The announcement, which came prior to the opening bell, led to the stock gapping down over 14 percent to $1.65 once markets opened. Shares continued to decline during morning trading, eventually settling at about $1.60 apiece.
It’s hard to view the big decline as a vote of no-confidence in BG Medicine from the markets. Shares are still trading hands at a value above the newly priced stock offering. What’s more, the public offering represents a significant increase in the size of BG Medicine’s float. Currently sitting at just under 28 million, the float would increase 23.1 percent to 34.372 million shares, and that’s not factoring in the 967,800 additional shares being held back for over-allotments.
This injection of liquidity becomes all the more important when one considers the high rate of insider ownership, which may have already resulted in pent-up demand driving big price swings. Insider ownership exceeds 40 percent of the float and has increased by more than 25 percent over the last half-year. As a result, one can roughly calculate that the free float for BG Medicine is set to increase by anywhere from 38.9 percent to 44.8 percent, resulting in a major injection of liquidity into the stock.
With this sort of boost in the total number of shares, combined with the pricing at $1.55 for the new shares, the day’s losses would appear to represent markets simply resetting their valuation for the new shares rather than showing any real concern about BG Medicine’s future.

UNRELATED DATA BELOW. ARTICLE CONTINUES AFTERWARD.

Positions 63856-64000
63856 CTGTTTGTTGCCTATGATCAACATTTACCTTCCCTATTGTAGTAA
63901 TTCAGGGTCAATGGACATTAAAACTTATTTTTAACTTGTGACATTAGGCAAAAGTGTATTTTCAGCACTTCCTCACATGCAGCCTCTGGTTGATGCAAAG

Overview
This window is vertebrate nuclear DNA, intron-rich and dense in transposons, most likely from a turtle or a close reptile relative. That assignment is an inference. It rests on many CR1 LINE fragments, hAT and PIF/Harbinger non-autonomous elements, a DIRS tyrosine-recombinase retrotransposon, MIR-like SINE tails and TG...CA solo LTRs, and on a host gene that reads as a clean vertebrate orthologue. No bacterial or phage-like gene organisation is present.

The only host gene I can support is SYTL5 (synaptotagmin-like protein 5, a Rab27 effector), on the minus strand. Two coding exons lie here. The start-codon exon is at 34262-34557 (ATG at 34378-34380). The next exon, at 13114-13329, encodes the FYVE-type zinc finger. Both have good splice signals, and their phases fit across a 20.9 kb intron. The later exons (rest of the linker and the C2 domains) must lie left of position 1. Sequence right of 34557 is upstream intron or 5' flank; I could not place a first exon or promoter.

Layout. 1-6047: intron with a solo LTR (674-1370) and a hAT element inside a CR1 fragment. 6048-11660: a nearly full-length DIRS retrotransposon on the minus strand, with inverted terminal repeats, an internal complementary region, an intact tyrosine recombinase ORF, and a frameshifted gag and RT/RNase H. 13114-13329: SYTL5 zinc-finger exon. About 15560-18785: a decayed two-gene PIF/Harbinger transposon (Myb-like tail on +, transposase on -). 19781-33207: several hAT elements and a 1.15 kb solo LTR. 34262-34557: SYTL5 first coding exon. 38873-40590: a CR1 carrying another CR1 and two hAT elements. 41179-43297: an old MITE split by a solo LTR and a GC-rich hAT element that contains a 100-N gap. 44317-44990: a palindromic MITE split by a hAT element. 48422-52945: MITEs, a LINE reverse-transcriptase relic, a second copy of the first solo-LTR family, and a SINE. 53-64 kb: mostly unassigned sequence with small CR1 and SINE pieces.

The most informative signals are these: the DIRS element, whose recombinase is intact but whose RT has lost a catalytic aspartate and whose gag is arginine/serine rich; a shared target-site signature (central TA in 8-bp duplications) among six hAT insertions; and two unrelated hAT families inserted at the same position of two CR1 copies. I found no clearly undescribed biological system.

BG Medicine has shown growing revenues, year-over-year, since 2010, and recently got a new vote of confidence in its BGM Galectin-3® Test from the Centers for Medicare and Medicaid Services (CMS) raised the national limitation amount (NLA) for the test, which has demonstrated the potential to substantially reduce the readmission rate of patients suffering from heart failure in studies.
BG Medicine already made big gains this year on a strong earnings report, and its potential for future earnings appears to be relatively strong. The sale of $10 million in new stock is expected to net $8.9 million for BG Medicine, potentially more if the over-allotments are all ultimately distributed, which the company plans to spend on commercializing its cardiac diagnostics tests, building the clinical case for its tests, and developing its product pipeline.
The public offering is expected to close by April 8, with underwriter Lazard Capital Markets LLC offering the over-allotment shares for an additional 30 days afterwards.
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